The International Labour Organization has forecast that the pandemic could reduce global working hours by nearly 7 percent in the second quarter of 2020—equivalent to 195 million full-time jobs. McKinsey’s analysis suggests that, in regions as diverse as Africa, Europe, and the United States, up to a third of the workforce is vulnerable to reduced income, furloughs, or layoffs as a result of the crisis. Many millions of jobs could be lost permanently and many have already been lost.
But many experts also expect the global economy to slowly revive. In most countries lockdown is now lifted and even the worst hit sectors like aviation and hospitality are now opening up. Further like a silver lining in the black clouds, the pandemic has also bolstered demands for digital skills and talent in sectors like health, pharmaceuticals, FMCG, and e-commerce.
It has become absolutely critical that talent leaders now invest their time and effort in identifying the critical roles, mapping the skill requirements, and preparing the workforce for the now and the future of work. Talent leaders would have to work along with the other stakeholders like the employees, the government, and other associations. The process starts with building on the broad views of the sectors, functions, and occupations at risk. Most importantly, focusing on the skills that have become more relevant amid the pandemic.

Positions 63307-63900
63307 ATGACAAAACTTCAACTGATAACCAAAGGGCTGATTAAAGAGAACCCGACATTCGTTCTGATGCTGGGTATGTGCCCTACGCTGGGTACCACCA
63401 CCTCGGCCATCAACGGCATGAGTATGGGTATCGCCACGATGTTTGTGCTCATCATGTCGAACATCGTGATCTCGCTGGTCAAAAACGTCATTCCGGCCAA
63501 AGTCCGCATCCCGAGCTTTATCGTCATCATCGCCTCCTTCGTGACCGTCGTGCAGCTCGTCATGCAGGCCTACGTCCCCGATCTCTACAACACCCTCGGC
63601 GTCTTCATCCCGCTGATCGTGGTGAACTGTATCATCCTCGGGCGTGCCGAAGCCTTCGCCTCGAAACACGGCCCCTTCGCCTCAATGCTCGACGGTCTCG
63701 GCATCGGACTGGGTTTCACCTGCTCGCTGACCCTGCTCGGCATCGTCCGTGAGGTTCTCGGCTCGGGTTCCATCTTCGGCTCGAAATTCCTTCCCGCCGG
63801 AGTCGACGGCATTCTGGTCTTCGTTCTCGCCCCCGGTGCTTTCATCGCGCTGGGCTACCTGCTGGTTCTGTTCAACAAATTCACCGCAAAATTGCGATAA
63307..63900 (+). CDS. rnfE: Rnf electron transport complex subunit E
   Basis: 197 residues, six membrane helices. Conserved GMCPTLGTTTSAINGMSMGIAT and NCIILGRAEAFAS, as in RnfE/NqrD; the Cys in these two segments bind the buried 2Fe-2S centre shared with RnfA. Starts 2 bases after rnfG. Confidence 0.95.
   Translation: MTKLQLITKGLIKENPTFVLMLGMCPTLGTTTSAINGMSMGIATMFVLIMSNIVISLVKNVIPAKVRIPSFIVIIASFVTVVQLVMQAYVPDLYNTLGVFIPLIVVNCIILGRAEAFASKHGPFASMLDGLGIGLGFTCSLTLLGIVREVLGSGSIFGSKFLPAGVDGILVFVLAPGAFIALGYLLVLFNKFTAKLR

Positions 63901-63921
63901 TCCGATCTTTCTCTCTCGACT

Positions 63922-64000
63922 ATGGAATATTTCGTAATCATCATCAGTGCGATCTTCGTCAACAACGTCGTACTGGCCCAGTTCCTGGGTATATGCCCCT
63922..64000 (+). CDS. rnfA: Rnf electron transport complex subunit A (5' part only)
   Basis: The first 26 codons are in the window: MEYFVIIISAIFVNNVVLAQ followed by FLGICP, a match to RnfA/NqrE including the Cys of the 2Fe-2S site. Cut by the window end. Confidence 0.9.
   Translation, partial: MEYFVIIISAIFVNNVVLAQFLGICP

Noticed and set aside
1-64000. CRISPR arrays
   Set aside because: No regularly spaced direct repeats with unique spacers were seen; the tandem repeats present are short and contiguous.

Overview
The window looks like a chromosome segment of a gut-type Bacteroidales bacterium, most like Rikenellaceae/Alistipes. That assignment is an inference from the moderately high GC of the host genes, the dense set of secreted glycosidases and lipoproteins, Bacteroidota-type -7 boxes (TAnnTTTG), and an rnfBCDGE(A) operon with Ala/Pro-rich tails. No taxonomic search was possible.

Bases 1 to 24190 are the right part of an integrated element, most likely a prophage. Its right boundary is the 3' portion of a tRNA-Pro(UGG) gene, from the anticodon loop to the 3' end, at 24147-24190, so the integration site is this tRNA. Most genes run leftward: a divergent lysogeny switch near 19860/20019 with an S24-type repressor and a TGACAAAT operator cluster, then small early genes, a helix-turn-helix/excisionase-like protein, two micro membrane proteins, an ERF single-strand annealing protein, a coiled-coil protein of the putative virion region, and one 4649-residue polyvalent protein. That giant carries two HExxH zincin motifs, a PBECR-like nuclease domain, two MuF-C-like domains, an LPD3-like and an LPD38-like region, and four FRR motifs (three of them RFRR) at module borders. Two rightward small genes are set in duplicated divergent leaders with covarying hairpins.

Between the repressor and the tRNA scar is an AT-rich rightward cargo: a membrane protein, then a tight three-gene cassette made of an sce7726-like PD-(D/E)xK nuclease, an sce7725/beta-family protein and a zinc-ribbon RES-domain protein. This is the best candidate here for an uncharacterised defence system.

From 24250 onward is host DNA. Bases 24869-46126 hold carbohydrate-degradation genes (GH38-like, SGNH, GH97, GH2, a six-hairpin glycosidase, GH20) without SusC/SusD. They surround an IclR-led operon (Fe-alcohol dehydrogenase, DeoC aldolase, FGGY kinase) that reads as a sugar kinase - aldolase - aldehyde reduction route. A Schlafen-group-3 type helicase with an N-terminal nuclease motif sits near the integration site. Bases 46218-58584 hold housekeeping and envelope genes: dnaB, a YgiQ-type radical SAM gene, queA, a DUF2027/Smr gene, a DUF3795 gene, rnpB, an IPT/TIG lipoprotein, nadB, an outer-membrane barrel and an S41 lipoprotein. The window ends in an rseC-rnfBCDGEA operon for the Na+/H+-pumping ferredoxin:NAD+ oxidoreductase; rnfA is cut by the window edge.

Skills in demand
“The pandemic has accelerated the need for 21st century literacies. Tech skills such as AI, ML, XR and cloud computing will continue to be in demand in the next decade, however, being effective remote workers possessing creativity, influence, storytelling skills and the ability to synthesize digital content will become key differentiators for young talent,” says Sumeet Moghe, Principal Consultant, ThoughtWorks.
The coming years will be quite interesting for the job market. One one hand, we’ll welcome the digital natives born in this century. On the other hand, as we emerge from this downturn, low skill jobs will give way to higher skill jobs in a highly distributed environment. And, that’s going to drive a massive mismatch in demand-supply.
New entrants to the job market, only familiar with commodity skills, could become obsolete at a very early stage in their careers. For example, it’s not enough to just be a full stack programmer.
“One needs exposure to multiple new technologies while demonstrating the ability to work collaboratively and remotely. To that end, industry, government and academia need to partner up to ensure the next generation has real world experience in relevant tech and soft skills, well before they hit the job market,” added Moghe.
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